The Targets

The overall concept was simple.  According to KSM, “Bin Laden indicated that he wanted to hit a military, political, and economic target.”  That was at a time that there were only three pilots; Hani Hanjour had not yet been identified.

KSM revealed that, later, “Bin Laden told Atta that Atta must hit both towers of the WTC, the Pentagon, and the U.S. Capitol, but that additional targets from which Atta could choose included the White House, the Sears Tower, and a foreign embassy…”  KSM also said that “the plane that crashed into the field in Pennsylvania was targeted at the Capitol building (Congress and Senate).”

According to KSM, “Hanjour was one of the best-prepared operatives sent by Sheikh Mohammed to the U.S.”  KSM told Hanjour that he wanted him “to pilot the plane that would strike the Pentagon…given that the Pentagon would be a tough target…[KSM] figured that Hanjour would be the best qualified of the pilots.”

Pilot Qualifications

Some voices argue, ethnocentrically, that the hijacker pilots were poorly trained and inadequate to the task, specifically Hanjour.  None of these voices consider the obvious point that it may well have been in the hijackers’ best interest to be perceived as inept and inarticulate; to fly under the radar screen of suspicion, so to speak.  The whole notion that, for example, Arabs cannot learn to fly is nonsensical.  For starters, I recommend that people inclined to that point of view read The Bin Ladens, An Arabian Family in the American Century, by Steve Coll.  The book describes a family that lived, and died, in the air.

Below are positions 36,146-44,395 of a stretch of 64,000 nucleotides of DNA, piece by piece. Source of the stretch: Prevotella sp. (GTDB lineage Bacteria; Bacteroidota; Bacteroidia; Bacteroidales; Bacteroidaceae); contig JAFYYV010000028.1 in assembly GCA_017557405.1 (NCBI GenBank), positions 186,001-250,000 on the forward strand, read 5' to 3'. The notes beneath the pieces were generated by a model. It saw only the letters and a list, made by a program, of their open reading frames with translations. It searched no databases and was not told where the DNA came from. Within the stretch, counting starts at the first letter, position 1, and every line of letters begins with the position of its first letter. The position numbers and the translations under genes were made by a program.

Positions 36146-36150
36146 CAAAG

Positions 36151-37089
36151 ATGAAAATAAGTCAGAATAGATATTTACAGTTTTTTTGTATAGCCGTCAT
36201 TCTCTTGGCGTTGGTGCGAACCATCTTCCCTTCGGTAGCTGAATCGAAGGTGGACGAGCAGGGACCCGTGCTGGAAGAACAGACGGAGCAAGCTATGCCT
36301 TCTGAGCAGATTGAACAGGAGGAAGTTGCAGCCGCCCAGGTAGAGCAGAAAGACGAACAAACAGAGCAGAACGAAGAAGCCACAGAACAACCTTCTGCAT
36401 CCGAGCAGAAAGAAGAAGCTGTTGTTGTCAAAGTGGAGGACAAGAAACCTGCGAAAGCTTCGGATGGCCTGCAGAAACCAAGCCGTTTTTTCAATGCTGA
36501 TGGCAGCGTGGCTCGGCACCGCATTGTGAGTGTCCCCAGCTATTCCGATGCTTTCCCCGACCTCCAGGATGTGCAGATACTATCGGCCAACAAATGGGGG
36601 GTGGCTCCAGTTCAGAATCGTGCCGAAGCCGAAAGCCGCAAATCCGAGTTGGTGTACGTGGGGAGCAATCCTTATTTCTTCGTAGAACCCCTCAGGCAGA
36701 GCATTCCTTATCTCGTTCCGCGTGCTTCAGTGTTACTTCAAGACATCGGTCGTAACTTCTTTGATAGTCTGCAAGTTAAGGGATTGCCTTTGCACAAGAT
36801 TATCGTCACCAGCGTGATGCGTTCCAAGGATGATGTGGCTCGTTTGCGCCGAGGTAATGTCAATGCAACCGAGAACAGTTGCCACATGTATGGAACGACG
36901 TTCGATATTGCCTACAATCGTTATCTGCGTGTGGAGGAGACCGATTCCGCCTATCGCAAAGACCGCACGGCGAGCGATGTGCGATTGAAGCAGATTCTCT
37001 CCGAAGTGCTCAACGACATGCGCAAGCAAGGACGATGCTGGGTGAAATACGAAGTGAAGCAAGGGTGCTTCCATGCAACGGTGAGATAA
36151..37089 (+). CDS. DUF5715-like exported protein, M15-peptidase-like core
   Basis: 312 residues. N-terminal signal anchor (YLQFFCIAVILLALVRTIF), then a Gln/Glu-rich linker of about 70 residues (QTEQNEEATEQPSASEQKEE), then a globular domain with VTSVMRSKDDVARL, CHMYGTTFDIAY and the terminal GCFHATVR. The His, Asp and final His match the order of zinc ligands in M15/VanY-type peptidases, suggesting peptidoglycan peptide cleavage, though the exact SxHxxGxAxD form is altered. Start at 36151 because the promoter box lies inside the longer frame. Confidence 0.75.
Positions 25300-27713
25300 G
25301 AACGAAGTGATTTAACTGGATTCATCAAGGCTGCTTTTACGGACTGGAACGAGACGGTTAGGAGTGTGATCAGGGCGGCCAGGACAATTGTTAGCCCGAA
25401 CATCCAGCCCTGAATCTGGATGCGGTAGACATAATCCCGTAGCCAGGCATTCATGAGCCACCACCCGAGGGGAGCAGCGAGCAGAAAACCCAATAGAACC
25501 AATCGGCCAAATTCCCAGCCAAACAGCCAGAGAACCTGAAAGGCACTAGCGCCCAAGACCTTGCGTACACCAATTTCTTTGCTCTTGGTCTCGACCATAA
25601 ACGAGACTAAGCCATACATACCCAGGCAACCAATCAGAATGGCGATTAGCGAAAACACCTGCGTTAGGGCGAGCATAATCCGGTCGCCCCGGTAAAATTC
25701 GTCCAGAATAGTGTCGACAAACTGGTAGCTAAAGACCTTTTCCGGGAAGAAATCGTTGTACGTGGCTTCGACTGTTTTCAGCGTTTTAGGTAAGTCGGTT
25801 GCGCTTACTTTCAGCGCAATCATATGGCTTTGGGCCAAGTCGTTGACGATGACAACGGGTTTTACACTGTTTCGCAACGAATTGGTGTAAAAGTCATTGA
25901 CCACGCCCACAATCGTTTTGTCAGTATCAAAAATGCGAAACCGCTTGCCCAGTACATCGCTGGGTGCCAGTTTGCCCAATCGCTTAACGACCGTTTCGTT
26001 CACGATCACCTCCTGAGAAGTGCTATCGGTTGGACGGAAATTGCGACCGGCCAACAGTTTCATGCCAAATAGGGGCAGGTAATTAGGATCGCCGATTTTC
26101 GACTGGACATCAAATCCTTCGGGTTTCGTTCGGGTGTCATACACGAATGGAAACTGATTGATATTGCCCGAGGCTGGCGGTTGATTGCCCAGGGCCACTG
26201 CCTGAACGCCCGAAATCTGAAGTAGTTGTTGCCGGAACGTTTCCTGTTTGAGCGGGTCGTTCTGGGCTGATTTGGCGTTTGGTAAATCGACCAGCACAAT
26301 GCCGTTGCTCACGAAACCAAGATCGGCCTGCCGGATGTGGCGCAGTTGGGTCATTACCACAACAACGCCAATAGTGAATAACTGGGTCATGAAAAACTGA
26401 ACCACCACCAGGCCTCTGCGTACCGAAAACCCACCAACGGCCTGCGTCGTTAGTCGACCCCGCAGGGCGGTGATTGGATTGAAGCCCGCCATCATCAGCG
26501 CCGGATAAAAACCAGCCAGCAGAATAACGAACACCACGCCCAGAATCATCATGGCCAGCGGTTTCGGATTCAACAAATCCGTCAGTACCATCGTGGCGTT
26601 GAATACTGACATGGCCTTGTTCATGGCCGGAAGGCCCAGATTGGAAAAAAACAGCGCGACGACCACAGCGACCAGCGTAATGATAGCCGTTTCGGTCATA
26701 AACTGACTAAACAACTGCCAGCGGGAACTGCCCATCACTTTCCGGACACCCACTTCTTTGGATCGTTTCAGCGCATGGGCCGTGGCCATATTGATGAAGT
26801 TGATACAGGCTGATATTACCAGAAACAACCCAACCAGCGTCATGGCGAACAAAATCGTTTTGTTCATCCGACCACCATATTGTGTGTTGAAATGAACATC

The Assault

KSM testified about the camp training the so-called “muscle” hijackers received.  He explained that he “instructed the muscle hijackers to focus on seizing the cockpit first and then wory about seizing control over the rest of the plane.  The hijackers were told to storm the cockpit at the moment that the pilot cabin door opened, and to avoid trying to break down the door if necessary.”